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10 Dangerous Lies Spread In The Wake Of Horrifying Attacks

Morris M.


After an obscene tragedy like the attacks that recently gripped Paris, most of us want nothing more than to come together and express solidarity for the victims. Candlelight vigils, calls to “pray for Paris,” and declarations like January 2015’s “je suis Charlie” help us to show the terrorists responsible that fear will never win.

At least, that’s what most of us do. A few others immediately begin spreading disgusting falsehoods that are insulting to the victims at best and downright damaging at worst. Here are 10 of the most egregious lies spread in the wake of recent attacks.

10 UK Muslims Celebrated The Paris Attacks


In the wake of the Paris attacks on November 13, 2015, that killed around 130 people, a disturbing video started making rounds on social media. Shot in London, it showed a group of Muslims reacting to the news with gleeful celebration, smiling, and waving Islamic flags. Posted by Facebook user Jean-Baptiste Kim, it quickly gathered over 500,000 views.

The men in the video were almost certainly Muslim, and they were definitely celebrating, but they weren’t celebrating the Paris attacks. They were celebrating Pakistan winning a cricket match in 2009. This should have been obvious. The men are waving Pakistan flags and chanting the word “Pakistan.” It’s also shot in daylight, although it was dark in London when news broke of the attacks. Nevertheless, the video’s improbable nature did not stop people from using it as evidence that Muslims are inherently savage.

Other images were likewise taken out of context. One showing a Muslim man standing on a French flag was revealed to be two years old. Another showing a suicide bomber posing in his vest was a doctored selfie of Canadian Sikh Veeren Jubbal. By reposting his image as one of a Muslim killer, Twitter users were literally putting his life in danger.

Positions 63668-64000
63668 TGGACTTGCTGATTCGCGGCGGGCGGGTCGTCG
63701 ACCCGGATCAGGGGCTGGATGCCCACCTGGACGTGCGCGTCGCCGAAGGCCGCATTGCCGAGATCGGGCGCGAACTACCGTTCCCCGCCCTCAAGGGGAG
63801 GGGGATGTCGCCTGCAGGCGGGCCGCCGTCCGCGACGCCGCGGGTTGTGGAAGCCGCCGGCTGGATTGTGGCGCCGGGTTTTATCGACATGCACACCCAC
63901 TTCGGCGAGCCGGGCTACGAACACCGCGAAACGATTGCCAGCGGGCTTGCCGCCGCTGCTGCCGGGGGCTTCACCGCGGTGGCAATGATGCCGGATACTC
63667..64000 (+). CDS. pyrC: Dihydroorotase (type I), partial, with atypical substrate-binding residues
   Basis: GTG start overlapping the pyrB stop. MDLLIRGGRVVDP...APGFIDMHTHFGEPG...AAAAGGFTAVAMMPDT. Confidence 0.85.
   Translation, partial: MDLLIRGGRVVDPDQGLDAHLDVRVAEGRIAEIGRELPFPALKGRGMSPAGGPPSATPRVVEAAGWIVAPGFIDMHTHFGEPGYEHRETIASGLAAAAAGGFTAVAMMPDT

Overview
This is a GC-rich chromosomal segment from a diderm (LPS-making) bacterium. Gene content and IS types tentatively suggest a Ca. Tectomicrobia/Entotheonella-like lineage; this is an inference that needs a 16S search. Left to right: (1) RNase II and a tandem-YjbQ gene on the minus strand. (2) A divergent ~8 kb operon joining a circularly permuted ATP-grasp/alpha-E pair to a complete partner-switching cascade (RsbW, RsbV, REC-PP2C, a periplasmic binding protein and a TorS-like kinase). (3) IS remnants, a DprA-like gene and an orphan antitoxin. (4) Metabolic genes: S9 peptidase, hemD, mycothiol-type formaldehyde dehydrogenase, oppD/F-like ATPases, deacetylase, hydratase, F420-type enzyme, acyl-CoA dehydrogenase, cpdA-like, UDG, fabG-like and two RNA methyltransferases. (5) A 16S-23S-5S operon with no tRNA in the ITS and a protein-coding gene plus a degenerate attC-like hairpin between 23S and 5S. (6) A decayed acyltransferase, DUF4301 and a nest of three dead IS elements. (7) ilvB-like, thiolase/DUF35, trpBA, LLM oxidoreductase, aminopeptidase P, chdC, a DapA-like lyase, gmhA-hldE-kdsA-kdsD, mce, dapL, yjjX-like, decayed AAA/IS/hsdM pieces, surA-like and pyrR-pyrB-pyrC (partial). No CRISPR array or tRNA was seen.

There truly have been some shocking reactions to the Paris attacks. In Turkey, soccer fans booed loudly during a moment of silence for the victims. But by posting out-of-context videos that deepen divisions between Muslims and non-Muslims, morons like Jean-Baptiste Kim are simply doing the terrorists’ work for them.


9 The Media Is Ignoring A Brave Muslim Who Stopped A Bomber


An update to this story can be found here.

At the same time that the “Muslims celebrating” story was circulating, a very different tale was taking hold across the political divide. At the Stade de France in Paris, a would-be suicide bomber was stopped by a security guard before he could enter. He detonated his vest outside, killing only one when he could have killed hundreds. The guard who stopped him was called Zouheir. Since Zouheir is a Muslim, the media refused to report it.

As Snopes has noted, this story is mostly false. It’s true that a bomber was stopped before he could enter the stadium, and it’s true he detonated his vest. It’s also true that a security guard named Zouheir working there that night. But whether Zouheir stopped the bomber or was present when the vest exploded, and even whether Zouheir is a Muslim, are all things that we don’t know. Going by news reports, the story seems unlikely at best.

What’s especially troubling is the light that this story paints the media in. Just as the story above sought to portray all Muslims as savages, this one seeks to paint the white establishment as a bunch of racists. It only serves to divide our societies further.

If you’re after a real Muslim hero, look no further than Ahmed Merabet. The 42-year-old policeman gave his life trying to protect the Charlie Hebdo offices in January. The media hailed him as a hero.

8 Japan Hasn’t Been Attacked Because It Keeps Muslims At Bay

Bullshit

Photo via Politifact